“Our Midnight Ultra-Premium olive oil is produced with extreme care at night to avoid exposure to light and warm temperatures,” he said. “The olives are meticulously selected at an early stage of the season, harvested at sunset, and immediately transferred to the oil press.”
“Here, the extraction process is done in complete darkness and at very low temperatures, producing a gentle extraction of the highest quality,” he added. “This unique process results in an exceptionally bright green colored olive oil with a fresh, fruity and robust taste.”
Tamir spent more than two years perfecting his midnight blend, including six months to develop an ideal design for the bottle. The producer wanted to use the customers’ first impression of the oil to emphasize how it is produced.
In 2020, Tamir Farm produced 60 tons of olive oil, of which three tons were Ptora Midnight Coratina.
“2020 will always be remembered as the year of Covid-19,” Tamir said. “Producing extra virgin olive oil under such uncertainties was not an easy task. When Covid-19 initially broke out in Israel in March 2020, the uncertainty left us breathless for a while.”
“Restaurants were shutting down; corporate customers were canceling their orders,” he added. “Fortunately, we managed to respond pretty quickly, transferring our focus to the private sector that was at home, and showed increased interest in cooking and fine dining at home.”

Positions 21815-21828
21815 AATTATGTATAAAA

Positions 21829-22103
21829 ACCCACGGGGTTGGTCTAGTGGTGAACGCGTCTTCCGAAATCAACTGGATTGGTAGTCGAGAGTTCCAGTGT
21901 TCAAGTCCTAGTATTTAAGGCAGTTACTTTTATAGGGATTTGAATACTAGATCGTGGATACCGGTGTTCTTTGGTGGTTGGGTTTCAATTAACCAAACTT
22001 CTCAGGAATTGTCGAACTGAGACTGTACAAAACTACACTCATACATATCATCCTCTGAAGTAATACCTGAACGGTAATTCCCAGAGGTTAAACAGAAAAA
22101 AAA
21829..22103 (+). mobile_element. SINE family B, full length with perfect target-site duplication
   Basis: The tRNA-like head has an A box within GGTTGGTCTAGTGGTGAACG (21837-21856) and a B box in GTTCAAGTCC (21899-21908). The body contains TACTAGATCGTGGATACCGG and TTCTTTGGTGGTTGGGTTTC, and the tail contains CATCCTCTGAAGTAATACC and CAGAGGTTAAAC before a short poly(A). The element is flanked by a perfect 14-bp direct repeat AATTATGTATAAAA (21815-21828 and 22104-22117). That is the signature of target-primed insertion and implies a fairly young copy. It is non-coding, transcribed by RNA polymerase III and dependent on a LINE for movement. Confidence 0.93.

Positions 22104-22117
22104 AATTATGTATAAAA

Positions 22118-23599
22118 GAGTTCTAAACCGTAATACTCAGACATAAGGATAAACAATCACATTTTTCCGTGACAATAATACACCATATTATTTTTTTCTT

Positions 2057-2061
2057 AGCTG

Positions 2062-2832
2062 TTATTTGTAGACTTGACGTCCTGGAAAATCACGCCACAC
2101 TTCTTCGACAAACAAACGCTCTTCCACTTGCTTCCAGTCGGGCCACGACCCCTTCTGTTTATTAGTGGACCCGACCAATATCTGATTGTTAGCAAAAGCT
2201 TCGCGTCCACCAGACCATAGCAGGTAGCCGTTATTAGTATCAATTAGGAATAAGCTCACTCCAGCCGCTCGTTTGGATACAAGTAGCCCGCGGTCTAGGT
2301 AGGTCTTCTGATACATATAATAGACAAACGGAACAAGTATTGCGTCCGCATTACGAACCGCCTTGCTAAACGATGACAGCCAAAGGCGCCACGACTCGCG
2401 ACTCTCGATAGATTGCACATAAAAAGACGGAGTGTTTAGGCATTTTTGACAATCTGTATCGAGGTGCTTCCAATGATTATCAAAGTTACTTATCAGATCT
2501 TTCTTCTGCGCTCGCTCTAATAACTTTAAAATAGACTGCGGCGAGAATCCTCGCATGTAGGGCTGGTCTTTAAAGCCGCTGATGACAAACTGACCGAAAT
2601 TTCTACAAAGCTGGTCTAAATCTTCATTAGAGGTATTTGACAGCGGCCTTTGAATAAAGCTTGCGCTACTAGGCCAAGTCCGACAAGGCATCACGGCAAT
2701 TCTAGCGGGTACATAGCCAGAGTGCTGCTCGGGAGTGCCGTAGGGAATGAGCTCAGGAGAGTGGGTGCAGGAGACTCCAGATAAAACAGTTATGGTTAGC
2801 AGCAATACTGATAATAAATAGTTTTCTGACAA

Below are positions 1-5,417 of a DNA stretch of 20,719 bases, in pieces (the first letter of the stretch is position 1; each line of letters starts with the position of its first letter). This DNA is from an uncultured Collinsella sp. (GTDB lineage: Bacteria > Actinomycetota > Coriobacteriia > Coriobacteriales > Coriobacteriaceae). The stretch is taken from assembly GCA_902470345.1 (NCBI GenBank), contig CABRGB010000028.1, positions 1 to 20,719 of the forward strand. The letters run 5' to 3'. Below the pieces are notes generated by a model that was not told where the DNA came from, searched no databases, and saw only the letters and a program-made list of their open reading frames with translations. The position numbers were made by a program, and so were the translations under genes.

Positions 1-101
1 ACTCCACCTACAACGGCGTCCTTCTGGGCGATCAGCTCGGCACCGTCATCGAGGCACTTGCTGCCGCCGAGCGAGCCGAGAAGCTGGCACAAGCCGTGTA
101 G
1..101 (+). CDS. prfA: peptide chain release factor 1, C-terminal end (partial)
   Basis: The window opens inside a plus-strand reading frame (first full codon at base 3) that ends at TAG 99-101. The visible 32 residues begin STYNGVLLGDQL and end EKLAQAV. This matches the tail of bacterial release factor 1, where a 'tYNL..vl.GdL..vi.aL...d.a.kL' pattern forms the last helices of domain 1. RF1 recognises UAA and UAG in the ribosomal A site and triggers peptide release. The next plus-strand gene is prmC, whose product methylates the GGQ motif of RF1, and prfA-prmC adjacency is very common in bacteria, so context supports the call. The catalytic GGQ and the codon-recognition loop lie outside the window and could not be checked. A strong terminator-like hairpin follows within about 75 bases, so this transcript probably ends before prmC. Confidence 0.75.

Tamir hopes to have a better year in 2021 but said the harvest season was already off to a tough start due to Israel’s erratic climate.
“Unfortunately, low precipitation this winter along with several heat waves in the last few weeks was bound to result in a relatively low crop,” Tamir said. “We might not produce a lot of olive oil in the upcoming year, but we will make sure to maintain our high standard and present the market with the best possible extra virgin olive oil.”
For Tamir, part of the attraction of entering the NYIOOC was to establish his brand as a high-quality producer, and winning Gold has helped Tamir Farm achieve just that.
“Winning awards at the NYIOOC gives us the feeling that we have succeeded in building a strong foundation for our brand,” he said. “Standing in line with the world’s best olive oil producers will pave the way for us in the international markets and will expose us to a new audience.”